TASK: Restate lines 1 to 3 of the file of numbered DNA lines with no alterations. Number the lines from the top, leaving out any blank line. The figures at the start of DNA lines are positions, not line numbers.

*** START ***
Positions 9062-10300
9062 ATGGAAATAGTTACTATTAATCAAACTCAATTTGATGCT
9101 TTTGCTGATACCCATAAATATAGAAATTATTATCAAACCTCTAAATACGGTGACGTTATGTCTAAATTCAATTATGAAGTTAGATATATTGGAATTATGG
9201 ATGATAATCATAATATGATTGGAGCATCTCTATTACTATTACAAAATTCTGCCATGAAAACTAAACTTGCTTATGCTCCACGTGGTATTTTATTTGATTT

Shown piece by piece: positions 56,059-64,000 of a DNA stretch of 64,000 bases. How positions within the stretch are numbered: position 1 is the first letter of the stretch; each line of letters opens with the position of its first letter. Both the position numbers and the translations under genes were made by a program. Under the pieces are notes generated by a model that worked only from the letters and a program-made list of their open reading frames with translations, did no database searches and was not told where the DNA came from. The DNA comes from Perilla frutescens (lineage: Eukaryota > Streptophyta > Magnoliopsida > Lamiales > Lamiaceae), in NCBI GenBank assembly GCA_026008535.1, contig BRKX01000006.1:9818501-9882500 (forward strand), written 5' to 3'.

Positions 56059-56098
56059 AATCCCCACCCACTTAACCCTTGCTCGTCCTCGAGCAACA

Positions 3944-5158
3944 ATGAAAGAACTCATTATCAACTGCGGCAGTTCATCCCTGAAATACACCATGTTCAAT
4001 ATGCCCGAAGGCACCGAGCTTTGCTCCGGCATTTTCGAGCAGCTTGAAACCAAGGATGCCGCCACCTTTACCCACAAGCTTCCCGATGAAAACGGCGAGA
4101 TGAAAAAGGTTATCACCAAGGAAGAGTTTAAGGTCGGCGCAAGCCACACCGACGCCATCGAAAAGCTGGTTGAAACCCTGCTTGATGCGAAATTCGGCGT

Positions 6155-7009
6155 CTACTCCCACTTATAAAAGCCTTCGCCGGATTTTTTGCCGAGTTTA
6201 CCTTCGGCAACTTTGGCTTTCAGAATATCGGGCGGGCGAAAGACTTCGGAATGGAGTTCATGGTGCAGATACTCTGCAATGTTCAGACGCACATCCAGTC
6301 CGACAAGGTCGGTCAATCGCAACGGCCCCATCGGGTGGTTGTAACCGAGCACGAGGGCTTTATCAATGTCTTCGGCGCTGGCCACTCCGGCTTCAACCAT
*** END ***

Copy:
Positions 9062-10300
9062 ATGGAAATAGTTACTATTAATCAAACTCAATTTGATGCT
9101 TTTGCTGATACCCATAAATATAGAAATTATTATCAAACCTCTAAATACGGTGACGTTATGTCTAAATTCAATTATGAAGTTAGATATATTGGAATTATGG